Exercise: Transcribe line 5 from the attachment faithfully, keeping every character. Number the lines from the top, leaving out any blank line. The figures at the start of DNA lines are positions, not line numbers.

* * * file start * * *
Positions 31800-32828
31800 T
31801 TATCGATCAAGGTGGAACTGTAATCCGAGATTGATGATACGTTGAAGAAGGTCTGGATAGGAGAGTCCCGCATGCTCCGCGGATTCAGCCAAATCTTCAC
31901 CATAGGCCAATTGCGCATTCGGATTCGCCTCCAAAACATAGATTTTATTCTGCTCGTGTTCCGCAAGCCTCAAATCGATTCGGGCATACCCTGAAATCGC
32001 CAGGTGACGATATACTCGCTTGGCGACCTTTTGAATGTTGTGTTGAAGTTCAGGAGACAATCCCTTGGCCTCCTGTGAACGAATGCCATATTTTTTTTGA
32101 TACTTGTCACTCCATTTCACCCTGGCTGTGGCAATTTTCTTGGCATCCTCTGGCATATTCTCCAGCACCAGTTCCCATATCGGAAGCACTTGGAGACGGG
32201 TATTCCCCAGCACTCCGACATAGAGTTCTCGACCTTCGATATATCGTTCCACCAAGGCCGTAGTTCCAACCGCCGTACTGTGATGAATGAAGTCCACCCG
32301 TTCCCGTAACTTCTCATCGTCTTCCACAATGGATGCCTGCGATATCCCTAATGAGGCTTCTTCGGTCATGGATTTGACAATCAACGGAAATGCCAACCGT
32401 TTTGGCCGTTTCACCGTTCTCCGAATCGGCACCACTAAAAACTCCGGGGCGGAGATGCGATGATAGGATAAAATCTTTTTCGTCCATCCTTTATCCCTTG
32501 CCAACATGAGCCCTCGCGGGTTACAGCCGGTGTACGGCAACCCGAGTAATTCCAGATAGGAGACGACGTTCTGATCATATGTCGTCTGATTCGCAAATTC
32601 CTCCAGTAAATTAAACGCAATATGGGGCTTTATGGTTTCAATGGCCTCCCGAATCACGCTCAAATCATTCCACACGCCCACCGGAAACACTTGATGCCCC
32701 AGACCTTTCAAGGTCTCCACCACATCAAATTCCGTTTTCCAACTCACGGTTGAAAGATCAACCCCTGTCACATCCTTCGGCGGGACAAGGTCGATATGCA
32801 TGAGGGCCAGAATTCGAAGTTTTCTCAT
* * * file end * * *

32001 CAGGTGACGATATACTCGCTTGGCGACCTTTTGAATGTTGTGTTGAAGTTCAGGAGACAATCCCTTGGCCTCCTGTGAACGAATGCCATATTTTTTTTGA